BUENOS AIRES (Reuters) - The United States and China are still in the early stages of their trade war and tensions that arise from it should be considered the “new normal,” a U.S. Department of Agriculture official said on Wednesday.
Washington has tried to hold China accountable for its trade practices and not sought “quick compromises for quick resolutions” to tariffs and other issues, Mark Jekanowski, deputy chairman of the USDA World Agricultural Outlook Board, told an industry conference in Buenos Aires.
“I think that we do see as the new normal this new amount of uncertainty with China and our regular scenario is probably, for the next year or two, more similar to what last year’s scenario was,” Jekanowski said.
“We’re relatively early in the trade war,” he added.
U.S. President Donald Trump has sought to pressure China to agree to reduce trade barriers through a policy of increasing tariffs on Chinese products. On Tuesday, he accused China of the theft of trade secrets “on a grand scale” and said it was taking advantage of World Trade Organization rules.
But Trump said on Wednesday a deal to end the nearly 15-month trade war with China could happen sooner than people think. “They want to make a deal very badly ... It could happen sooner than you think,” Trump told reporters in New York.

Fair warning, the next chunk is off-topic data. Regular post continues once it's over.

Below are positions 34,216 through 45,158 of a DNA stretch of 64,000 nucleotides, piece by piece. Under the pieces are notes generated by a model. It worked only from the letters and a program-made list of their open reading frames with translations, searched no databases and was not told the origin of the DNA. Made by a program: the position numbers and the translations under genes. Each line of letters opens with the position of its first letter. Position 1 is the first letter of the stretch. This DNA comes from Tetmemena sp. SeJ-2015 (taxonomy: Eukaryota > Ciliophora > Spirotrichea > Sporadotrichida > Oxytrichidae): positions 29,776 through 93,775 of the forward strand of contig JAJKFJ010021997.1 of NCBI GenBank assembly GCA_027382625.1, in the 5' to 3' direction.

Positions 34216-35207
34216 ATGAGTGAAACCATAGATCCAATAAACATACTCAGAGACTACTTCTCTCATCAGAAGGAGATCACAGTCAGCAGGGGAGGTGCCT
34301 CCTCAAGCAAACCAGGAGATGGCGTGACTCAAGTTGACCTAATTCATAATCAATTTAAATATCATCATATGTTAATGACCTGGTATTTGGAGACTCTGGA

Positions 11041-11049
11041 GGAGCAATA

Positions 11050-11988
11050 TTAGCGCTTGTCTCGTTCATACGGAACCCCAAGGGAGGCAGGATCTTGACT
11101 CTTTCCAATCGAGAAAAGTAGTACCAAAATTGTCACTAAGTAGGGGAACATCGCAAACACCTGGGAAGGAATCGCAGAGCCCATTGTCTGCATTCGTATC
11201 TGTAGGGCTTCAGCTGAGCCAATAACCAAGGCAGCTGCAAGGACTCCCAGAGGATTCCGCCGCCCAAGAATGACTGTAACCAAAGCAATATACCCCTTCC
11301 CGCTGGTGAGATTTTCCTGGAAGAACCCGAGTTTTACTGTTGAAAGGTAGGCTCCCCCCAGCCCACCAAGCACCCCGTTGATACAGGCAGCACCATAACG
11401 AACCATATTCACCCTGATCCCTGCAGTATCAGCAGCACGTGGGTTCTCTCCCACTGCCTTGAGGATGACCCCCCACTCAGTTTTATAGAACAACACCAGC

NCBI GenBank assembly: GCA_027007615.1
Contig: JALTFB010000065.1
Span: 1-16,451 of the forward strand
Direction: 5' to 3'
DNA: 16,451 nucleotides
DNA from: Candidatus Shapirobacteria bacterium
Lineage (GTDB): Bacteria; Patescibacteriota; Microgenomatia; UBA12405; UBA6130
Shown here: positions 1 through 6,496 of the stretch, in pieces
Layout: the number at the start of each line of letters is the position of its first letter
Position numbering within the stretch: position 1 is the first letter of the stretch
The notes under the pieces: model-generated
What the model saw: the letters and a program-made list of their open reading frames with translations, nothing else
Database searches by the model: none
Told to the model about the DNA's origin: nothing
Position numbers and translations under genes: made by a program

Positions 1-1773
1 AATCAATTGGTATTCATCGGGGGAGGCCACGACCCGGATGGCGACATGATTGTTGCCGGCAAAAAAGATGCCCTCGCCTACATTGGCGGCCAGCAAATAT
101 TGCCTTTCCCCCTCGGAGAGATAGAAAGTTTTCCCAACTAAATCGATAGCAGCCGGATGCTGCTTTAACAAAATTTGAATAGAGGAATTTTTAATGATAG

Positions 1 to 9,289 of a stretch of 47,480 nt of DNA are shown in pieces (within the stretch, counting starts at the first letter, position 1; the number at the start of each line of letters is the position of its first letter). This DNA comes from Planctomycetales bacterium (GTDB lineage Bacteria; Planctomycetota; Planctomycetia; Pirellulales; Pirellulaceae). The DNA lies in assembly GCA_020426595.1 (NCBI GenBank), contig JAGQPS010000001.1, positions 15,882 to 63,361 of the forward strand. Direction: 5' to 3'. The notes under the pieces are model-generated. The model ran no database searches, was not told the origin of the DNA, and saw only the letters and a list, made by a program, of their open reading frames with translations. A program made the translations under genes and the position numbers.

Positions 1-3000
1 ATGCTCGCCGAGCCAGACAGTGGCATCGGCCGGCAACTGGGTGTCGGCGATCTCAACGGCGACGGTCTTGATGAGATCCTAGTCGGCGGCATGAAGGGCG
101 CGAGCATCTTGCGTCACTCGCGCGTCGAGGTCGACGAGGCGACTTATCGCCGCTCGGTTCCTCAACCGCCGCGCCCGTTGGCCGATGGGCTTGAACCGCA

High-level trade talks are due to restart next month.
U.S. soybean stockpiles are at record highs with the drop in demand from China, which has provided domestic soymeal plants with ample supply of beans to crush. But plants may be reluctant to invest in additional crushing capacity as a resolution of the trade war would steer more beans back into export channels.
“As of right now, when we’re relatively early in the trade war, I don’t expect that we’re going to see any big increases in soybean crushing capacity beyond maybe just normal investments,” Jekanowski said.
“We’re not factoring into our projections expectations for increased crushing capacity. We are at record crushing capacity,” he said.
Reporting by Maximilian Heath, additional reporting by Karl Plume in Chicago; Writing by Hugh Bronstein; Editing by Tom Brown